The ruthless liquidation of the Warsaw ghetto by the Nazis in 1943 could so easily have led to the complete eradication of Jewish life in Warsaw. The Germans would have had it so. SS Brigade Commander Jürgen Stroop opened his report to Heinrich Himmler with the words “Es gibt keinen jüdischen Wohnbezirk in Warschau mehr!” (“The Warsaw ghetto is no more”).
An entire tradition of Jewish culture and community life, which had made Warsaw the pre-eminent Jewish metropolis in Europe, lay buried in the rubble of the ghetto.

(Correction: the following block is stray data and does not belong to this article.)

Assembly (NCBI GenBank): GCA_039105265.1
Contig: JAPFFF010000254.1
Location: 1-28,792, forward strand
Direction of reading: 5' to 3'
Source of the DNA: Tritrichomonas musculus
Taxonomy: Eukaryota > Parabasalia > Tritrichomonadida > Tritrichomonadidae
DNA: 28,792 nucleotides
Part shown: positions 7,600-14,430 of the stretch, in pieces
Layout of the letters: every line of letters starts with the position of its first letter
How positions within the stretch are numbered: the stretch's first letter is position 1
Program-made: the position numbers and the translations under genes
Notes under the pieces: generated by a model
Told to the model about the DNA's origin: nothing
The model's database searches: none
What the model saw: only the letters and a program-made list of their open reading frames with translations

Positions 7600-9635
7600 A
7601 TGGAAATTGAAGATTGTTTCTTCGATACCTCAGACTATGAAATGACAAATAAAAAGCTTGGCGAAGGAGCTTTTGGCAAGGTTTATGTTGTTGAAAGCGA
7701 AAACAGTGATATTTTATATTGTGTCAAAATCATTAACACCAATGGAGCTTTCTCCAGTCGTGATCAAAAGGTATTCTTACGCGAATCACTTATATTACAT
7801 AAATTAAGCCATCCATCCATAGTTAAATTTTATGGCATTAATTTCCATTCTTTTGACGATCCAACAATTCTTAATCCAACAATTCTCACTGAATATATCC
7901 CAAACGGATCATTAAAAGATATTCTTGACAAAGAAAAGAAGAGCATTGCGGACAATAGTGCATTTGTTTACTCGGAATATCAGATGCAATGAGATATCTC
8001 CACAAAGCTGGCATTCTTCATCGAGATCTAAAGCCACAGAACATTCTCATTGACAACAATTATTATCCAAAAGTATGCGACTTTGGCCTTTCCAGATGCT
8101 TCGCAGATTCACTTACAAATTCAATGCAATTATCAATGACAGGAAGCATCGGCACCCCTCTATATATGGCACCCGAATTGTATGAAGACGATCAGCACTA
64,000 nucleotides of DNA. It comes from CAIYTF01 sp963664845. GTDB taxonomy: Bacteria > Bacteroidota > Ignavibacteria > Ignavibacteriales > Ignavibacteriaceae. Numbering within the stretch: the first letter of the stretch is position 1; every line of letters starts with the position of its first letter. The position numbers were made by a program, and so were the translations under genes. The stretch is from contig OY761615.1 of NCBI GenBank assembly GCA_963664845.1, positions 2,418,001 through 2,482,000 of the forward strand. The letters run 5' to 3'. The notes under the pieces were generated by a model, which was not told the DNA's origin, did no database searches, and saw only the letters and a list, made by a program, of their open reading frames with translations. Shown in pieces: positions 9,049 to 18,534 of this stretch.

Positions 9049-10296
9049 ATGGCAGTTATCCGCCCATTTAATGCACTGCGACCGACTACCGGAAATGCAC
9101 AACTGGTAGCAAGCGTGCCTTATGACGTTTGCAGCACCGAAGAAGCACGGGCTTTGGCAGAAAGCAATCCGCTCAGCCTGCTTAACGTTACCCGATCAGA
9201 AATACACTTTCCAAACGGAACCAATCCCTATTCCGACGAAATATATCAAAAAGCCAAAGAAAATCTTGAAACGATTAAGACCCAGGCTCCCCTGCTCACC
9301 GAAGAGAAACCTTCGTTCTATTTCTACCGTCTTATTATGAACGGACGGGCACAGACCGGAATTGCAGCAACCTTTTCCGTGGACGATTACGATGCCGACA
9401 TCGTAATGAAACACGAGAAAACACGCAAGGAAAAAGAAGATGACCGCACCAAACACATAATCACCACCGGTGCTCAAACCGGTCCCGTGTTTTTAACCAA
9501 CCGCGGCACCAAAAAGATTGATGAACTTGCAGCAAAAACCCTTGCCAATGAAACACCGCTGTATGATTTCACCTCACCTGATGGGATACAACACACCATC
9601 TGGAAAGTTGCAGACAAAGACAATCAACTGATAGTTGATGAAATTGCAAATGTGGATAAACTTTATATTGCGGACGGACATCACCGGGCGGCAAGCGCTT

“How do you start a life when all that is left is death?” asked the Jewish musician Władysław Szpilman in his 1946 memoir Śmierć miasta (‘Death of a City’). It was only more than 40 years later that Szpilman’s book was translated into English as The Pianist. Roman Polanski’s 2002 film of the same name brought the story of Władysław Szpilman’s survival in wartime Warsaw to a worldwide audience. Its portrayal of Szpilman as an exceptional survivor, perhaps even the sole Jewish survivor, of the Warsaw ghetto contributed to the widespread perception that Jewish life in the Polish capital was thoroughly eradicated by the Nazis.